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The number of people with myopia is expected to rise from 1.950 billion in 2010 to 4.758 billion by 2050.1 In Asia, the prevalence of myopia in teenagers has been reported to be as high as 96.5%.2 One study demonstrated that 11% of Singaporean preschoolers were already myopic, placing them at a significantly higher risk of developing high myopia and myopic macular degeneration.3 This myopia ‘epidemic’ has become a profound public health concern. In Singapore, the direct cost of managing myopia was estimated at US$755 million annually, and globally at US$328 billion per year.4
It is now thought that because of the rapid increase in the prevalence of myopia in under one generation, environmental factors perhaps play a greater role in its development than our genes. Environmental risk factors include urbanisation, higher educational attainment, higher IQ, but more important has been two consistent risk factors: increased near-work activity and reduced outdoor activity.5
Studies often quantify near-work activity by the number of books read per week or the time spent reading books collected through questionnaires and diaries. Despite the subjectivity of this measure, a meta-analysis (25 025 children aged 6–18 years) reported a majority consensus on the association of increased near-work activity and myopia.6 Therefore, specifically tailored interventions to reduce the impact of near work on myopia is probably justified. However, in the current digital age, the traditional assignment of using reading books as a proxy for near-work activity cannot solely account for the rapid rise in the prevalence of myopia. The role of smart devices, quantified as device screen time (DST) must also be investigated.
The rapid adoption of smart devices in children adds a new dimension to how we define and quantify near-work activity. The penetration of smartphones globally has increased from 21.6% in 2014 to 34.7% in 2018. Moreover, the age of smart device uptake is getting younger, with many 2-year-olds spending up to 2 hours a day on devices.7 In line with these trends, research is now surfacing to link excessive device use with a number of adverse health outcomes, including mental health conditions,8 diabetes,9 heart disease10 and myopia.11–14 The WHO recently classified internet and gaming addiction as mental health conditions.15 The increased DST resulting from gaming, social media and digital entertainment has led to a rise in sedentary behaviour, poor diet and a lack of outdoor activity.
A major environmental factor for myopia supported by epidemiological studies is the protective role for outdoor activity.5 A study that examined 1249 school-aged children in 2006 found that outdoor time was significantly correlated with lower amounts of myopia (OR 0.90, p=0.004).16 The lack of adequate outdoor activity can also be attributed to the rise in DST. Only this year, a major international study that interviewed 847 ophthalmologists found that 86% (394), 60.2% (277) and 63.9% (294) of the respondents offered advice to patients to spend more time outdoors, reduce the amount of DST and limit smartphone use, respectively, to slow the progression of myopia.17 This demonstrates a clear shift in our approach of managing myopia.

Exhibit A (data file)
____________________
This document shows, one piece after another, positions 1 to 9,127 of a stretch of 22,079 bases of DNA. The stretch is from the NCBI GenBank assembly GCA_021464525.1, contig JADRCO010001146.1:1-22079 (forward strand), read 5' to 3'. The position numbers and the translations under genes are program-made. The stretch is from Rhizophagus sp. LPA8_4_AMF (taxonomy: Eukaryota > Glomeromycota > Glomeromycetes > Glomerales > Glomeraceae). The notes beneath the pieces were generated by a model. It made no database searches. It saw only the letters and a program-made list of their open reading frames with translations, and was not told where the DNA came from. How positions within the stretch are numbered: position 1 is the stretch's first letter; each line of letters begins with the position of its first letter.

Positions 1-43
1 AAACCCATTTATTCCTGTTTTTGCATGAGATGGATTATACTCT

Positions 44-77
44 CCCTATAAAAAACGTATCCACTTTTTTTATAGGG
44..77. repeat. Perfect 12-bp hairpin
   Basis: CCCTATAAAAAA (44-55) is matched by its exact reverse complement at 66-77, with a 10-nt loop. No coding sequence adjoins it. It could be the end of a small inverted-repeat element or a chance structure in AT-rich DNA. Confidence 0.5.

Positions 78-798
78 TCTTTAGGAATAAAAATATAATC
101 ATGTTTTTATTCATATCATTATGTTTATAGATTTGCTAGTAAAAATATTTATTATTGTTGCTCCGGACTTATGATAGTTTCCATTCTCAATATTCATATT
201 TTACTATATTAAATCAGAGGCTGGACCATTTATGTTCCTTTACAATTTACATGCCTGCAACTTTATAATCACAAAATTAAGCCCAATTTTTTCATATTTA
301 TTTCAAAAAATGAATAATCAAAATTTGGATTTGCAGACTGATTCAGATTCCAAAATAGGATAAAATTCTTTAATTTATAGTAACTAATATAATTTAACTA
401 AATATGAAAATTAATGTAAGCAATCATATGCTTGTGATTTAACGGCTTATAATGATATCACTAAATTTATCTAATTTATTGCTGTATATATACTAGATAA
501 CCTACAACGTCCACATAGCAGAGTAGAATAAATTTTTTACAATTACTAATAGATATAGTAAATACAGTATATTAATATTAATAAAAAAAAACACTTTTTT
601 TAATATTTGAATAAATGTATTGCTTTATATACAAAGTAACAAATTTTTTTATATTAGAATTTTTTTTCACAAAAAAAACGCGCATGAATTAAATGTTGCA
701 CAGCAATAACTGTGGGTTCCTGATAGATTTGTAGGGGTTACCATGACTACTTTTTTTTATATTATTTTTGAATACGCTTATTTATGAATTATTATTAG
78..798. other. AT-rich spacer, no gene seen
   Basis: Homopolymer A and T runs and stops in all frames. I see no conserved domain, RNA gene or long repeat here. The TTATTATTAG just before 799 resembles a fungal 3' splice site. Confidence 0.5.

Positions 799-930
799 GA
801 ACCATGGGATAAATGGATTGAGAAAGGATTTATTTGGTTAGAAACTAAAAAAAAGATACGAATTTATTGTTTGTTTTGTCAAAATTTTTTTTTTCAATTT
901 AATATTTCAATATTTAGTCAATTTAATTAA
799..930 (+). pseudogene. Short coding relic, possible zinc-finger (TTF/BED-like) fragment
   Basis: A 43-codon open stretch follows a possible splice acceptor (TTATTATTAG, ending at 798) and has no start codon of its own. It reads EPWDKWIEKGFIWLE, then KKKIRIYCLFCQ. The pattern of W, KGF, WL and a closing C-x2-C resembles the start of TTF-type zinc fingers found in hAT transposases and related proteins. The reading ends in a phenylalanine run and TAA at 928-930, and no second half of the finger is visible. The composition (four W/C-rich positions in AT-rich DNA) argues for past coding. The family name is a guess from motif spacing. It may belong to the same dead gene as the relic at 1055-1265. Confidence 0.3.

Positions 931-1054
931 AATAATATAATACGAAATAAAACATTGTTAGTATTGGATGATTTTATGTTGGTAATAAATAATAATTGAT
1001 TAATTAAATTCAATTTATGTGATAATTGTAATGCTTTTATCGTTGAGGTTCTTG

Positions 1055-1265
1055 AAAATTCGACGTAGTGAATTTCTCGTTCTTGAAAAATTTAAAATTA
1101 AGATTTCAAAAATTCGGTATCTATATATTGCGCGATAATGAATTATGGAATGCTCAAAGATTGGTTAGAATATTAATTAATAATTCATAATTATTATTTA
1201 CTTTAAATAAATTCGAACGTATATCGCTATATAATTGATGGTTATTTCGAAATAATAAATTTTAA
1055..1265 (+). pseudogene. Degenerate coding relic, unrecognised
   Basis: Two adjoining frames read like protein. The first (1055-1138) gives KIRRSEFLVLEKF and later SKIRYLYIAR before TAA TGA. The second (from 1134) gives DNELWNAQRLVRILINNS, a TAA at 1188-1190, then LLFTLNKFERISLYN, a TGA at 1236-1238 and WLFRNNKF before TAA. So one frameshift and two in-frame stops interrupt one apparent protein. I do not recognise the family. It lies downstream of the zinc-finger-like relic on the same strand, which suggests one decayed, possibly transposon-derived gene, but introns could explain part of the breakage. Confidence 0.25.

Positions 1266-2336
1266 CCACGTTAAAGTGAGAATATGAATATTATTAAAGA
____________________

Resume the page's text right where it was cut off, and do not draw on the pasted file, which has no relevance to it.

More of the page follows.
Could excessive device use and increased DST be the single major modifiable risk factor for myopia, accounting for both increased near-work activity and decreased outdoor activity? Studies in children are emerging, with major studies conducted in Taiwan,11 India,12 Japan13 and China.14 An earlier study from India (2015) examined 9884 children aged 5–15 years and reported that 2 hours or more of television time and playing mobile games was significantly associated with an increased risk of myopia (p<0.001).12 These findings are not surprising when you consider that occupations involving extended computer use and other near-work tasks have long been associated with myopia.18
To better quantify the effects of DST as an independent risk factor in incident myopia, more research will be required. There is likely adequate evidence to support the inclusion of DST in both research and the clinical management of myopia. The consensus of independent ophthalmologists prescribing less DST and more outdoor play in the management of myopia is timely. This move should pave the way for the formulation of consolidated guidelines and frameworks to inform the ophthalmic and wider community on myopia prevention. Additional measures such as face-to-screen distance, body posture and digital content should also be explored. The use and misuse of smart devices, particularly in our paediatric populations, must be closely monitored to address the emerging phenomenon of ‘digital myopia’.
Contributors All authors contributed equally to the planning and completion of this manuscript.
Funding The authors have not declared a specific grant for this research from any funding agency in the public, commercial or not-for-profit sectors.
Competing interests DM is the CEO and TYW is a cofounder of the health technology company, Plano Pte Ltd, Singapore, which develops software solutions and applications for monitoring vision and smart device screen time usage.
Patient consent None declared.
Provenance and peer review Not commissioned; internally peer reviewed.
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